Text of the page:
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Frusciante
2nd Jul 2015, 17:38
Good evening everyone!


I have flown the 777 (PMDG) for couple months. As I come from the 737, I still a bit skeptical about how the trimming should be performed. So far, I have read FCOM's, I have checked on YouTube videos about it, also I have checked across PPRuNe, but I have not been able to really understand the logic which is behind.





Statement: I understood that on 777, pushing the trim switch located on the yoke does not make the stab moving directly -- as it does on 737 --. Instead, it changes the trim reference speed, the speed which is targeted by the current configuration by the trim. For instance : I am at FL080, and I want to descent and keeping the speed, so I just reduce the throttle and push forward. Now I want to make the same but I want to reduce the speed then I push forward and trim downwards -- because I want the reference speed to be lower!-- at the same time (seems contradictory, isn't it ? On a C172 I would trim upwards to get the nose down...), so in this situation I don't know what to do...



If someone who knows the aircraft could explain me the correct way of using the trim reference speed, I would be very happy.



Thank you very much for your help
Have great flights ! :)

highflyer40
2nd Jul 2015, 19:13
Checked you tube and pprune... Well there you have it.

B-HKD
6th Jul 2015, 20:53
Checked you tube and PPRuNe... Well there you have it.

Why don't you give him the answer then you muppet!

Unbelievable, why even bother to reply with such a useless answer to a set of perfectly valid questions?

Statement: I understood that on 777, pushing the trim switch located on the yoke does not make the stab moving directly -- as it does on 737 --. Instead, it changes the trim reference speed, the speed which is targeted by the current configuration by the trim. For instance : I am at FL080, and I want to descent and keeping the speed, so I just reduce the throttle and push forward. Now I want to make the same but I want to reduce the speed then I push forward and trim downwards -- because I want the reference speed to be lower!-- at the same time (seems contradictory, isn't it ? On a C172 I would trim upwards to get the nose down...), so in this situation I don't know what to do...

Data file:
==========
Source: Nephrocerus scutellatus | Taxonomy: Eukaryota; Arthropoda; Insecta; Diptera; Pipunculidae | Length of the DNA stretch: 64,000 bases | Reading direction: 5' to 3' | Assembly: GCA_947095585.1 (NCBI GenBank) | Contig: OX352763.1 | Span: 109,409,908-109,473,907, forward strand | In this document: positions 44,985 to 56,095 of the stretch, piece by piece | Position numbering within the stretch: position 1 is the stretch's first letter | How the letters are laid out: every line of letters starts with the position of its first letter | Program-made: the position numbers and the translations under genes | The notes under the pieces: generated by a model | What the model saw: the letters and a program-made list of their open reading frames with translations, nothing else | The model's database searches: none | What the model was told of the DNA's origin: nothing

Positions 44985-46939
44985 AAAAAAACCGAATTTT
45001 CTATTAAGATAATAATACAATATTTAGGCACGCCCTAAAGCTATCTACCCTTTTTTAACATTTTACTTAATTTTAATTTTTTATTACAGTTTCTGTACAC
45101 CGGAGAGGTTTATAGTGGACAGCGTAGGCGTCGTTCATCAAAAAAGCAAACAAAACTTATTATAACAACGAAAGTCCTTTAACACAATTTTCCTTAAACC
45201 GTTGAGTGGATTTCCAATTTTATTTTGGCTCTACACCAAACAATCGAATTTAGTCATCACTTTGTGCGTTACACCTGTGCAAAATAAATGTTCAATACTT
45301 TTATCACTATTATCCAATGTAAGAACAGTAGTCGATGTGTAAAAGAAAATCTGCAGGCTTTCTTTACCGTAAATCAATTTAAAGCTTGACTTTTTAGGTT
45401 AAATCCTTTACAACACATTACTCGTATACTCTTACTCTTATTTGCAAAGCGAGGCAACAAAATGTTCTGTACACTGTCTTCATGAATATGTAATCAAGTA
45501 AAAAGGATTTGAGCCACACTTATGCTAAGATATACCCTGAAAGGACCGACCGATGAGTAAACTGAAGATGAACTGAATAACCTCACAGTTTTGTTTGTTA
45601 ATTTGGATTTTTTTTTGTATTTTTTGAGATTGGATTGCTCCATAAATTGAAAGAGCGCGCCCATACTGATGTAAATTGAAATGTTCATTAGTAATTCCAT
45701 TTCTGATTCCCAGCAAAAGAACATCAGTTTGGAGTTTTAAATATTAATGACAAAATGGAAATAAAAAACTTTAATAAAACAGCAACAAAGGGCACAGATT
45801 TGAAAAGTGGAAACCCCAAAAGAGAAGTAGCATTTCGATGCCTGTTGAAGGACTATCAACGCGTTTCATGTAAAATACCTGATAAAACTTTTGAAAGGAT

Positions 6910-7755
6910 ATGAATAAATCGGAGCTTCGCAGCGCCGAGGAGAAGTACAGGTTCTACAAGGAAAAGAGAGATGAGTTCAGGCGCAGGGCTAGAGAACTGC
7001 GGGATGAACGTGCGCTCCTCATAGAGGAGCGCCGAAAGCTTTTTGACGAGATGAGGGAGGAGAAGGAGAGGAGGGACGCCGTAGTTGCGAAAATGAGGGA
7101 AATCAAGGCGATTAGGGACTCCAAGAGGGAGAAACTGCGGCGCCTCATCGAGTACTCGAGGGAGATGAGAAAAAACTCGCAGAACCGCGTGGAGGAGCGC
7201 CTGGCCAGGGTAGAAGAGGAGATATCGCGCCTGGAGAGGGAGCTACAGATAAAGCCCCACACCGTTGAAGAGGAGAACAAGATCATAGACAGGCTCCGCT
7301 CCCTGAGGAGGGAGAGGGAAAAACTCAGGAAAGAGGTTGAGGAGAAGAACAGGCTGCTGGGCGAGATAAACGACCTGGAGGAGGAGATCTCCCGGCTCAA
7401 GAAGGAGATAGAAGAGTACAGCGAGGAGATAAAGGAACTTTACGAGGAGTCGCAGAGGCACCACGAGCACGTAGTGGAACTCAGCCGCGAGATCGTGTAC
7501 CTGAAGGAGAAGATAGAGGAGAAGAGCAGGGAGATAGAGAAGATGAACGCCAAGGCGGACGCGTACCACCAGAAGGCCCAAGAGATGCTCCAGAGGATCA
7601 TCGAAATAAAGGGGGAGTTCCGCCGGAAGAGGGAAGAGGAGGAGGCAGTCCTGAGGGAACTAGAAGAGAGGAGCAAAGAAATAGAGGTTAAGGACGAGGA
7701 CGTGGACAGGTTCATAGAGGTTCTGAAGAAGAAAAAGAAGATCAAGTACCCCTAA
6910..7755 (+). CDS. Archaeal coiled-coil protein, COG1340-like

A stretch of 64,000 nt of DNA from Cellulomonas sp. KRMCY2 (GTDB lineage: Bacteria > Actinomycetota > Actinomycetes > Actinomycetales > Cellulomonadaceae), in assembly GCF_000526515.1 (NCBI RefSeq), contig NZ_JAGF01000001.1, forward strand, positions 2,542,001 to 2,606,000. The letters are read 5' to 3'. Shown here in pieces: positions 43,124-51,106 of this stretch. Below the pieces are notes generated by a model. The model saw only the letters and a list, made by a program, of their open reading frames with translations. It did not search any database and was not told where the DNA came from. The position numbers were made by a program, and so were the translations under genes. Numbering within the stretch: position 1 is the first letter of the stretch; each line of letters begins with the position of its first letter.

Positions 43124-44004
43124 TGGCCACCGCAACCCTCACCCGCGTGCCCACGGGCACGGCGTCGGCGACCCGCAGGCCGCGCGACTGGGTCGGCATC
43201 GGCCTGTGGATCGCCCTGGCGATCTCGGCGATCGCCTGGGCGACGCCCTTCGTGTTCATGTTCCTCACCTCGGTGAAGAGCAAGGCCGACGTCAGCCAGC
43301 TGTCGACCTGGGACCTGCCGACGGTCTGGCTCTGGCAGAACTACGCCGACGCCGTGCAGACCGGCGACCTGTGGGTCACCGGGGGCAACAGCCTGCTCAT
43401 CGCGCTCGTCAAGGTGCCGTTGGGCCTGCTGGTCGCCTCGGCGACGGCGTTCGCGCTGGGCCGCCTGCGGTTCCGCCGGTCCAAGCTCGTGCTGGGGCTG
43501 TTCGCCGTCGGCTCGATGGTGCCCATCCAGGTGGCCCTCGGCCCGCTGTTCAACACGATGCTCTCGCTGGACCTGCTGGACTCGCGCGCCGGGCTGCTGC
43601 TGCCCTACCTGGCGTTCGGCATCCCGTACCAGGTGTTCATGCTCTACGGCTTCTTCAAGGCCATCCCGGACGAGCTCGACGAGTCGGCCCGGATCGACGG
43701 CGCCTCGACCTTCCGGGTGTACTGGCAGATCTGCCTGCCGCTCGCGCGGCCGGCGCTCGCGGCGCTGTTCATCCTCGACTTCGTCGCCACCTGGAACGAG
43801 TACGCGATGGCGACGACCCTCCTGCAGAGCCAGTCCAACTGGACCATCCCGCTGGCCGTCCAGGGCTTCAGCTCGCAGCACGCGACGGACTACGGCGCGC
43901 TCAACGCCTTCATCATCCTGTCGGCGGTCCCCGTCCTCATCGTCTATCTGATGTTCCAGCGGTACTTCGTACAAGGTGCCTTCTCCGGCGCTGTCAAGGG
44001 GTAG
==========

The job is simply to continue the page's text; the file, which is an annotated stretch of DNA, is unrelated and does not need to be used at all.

From the B777 FCOM

In the normal mode, primary pitch trim operates differently on the ground than it does in flight. On the ground, the stabilizer is directly positioned when the pilot uses the pitch trim switches. In flight, the pitch trim switches do not position the stabilizer directly, but make inputs to the PFCs to change the trim reference speed.

The trim reference speed is the speed at which the airplane would eventually stabilize if there were no control column inputs. Once the control column forces are trimmed to zero, the airplane maintains a constant speed with no column inputs. Thrust changes result in a relatively constant indicated airspeed climb or descent, with no trim inputs needed unless airspeed changes.

When pilot trim inputs are made, the PFCs automatically move the elevators to achieve the trim change, then move the stabilizer to streamline the elevator. Stabilizer motion may also automatically occur to streamline the stabilizer and elevator for thrust and configuration changes.

By pressing the trim switches you have the ability to increase/decrease the reference speed at which, "the airplane would eventually stabilize if there were no control column inputs". You are properly trimmed on the B777 when the aircraft is maintaining a constant speed without any control column inputs.